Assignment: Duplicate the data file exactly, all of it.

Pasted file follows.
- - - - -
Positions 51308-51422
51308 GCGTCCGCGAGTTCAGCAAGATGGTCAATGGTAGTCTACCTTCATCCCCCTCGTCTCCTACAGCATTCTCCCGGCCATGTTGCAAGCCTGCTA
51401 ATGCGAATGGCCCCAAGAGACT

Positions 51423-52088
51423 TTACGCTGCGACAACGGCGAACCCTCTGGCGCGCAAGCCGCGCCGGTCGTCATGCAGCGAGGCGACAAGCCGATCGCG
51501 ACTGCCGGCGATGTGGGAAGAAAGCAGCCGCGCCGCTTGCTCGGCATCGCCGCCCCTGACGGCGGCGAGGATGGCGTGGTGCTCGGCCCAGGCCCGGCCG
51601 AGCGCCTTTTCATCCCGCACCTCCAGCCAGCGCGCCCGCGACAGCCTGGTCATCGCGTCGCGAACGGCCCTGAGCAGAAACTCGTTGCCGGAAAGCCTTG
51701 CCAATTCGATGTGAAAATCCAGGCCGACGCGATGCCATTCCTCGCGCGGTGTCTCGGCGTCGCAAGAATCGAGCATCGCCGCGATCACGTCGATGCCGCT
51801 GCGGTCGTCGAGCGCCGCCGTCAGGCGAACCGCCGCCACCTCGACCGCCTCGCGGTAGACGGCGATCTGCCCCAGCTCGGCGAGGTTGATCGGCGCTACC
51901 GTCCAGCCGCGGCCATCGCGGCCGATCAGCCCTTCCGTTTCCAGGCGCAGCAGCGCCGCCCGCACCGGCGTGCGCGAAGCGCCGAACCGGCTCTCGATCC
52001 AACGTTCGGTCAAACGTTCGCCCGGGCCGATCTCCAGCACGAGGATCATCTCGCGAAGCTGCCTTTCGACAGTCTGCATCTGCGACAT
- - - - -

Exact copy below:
Positions 51308-51422
51308 GCGTCCGCGAGTTCAGCAAGATGGTCAATGGTAGTCTACCTTCATCCCCCTCGTCTCCTACAGCATTCTCCCGGCCATGTTGCAAGCCTGCTA
51401 ATGCGAATGGCCCCAAGAGACT

Positions 51423-52088
51423 TTACGCTGCGACAACGGCGAACCCTCTGGCGCGCAAGCCGCGCCGGTCGTCATGCAGCGAGGCGACAAGCCGATCGCG
51501 ACTGCCGGCGATGTGGGAAGAAAGCAGCCGCGCCGCTTGCTCGGCATCGCCGCCCCTGACGGCGGCGAGGATGGCGTGGTGCTCGGCCCAGGCCCGGCCG
51601 AGCGCCTTTTCATCCCGCACCTCCAGCCAGCGCGCCCGCGACAGCCTGGTCATCGCGTCGCGAACGGCCCTGAGCAGAAACTCGTTGCCGGAAAGCCTTG
51701 CCAATTCGATGTGAAAATCCAGGCCGACGCGATGCCATTCCTCGCGCGGTGTCTCGGCGTCGCAAGAATCGAGCATCGCCGCGATCACGTCGATGCCGCT
51801 GCGGTCGTCGAGCGCCGCCGTCAGGCGAACCGCCGCCACCTCGACCGCCTCGCGGTAGACGGCGATCTGCCCCAGCTCGGCGAGGTTGATCGGCGCTACC
51901 GTCCAGCCGCGGCCATCGCGGCCGATCAGCCCTTCCGTTTCCAGGCGCAGCAGCGCCGCCCGCACCGGCGTGCGCGAAGCGCCGAACCGGCTCTCGATCC
52001 AACGTTCGGTCAAACGTTCGCCCGGGCCGATCTCCAGCACGAGGATCATCTCGCGAAGCTGCCTTTCGACAGTCTGCATCTGCGACAT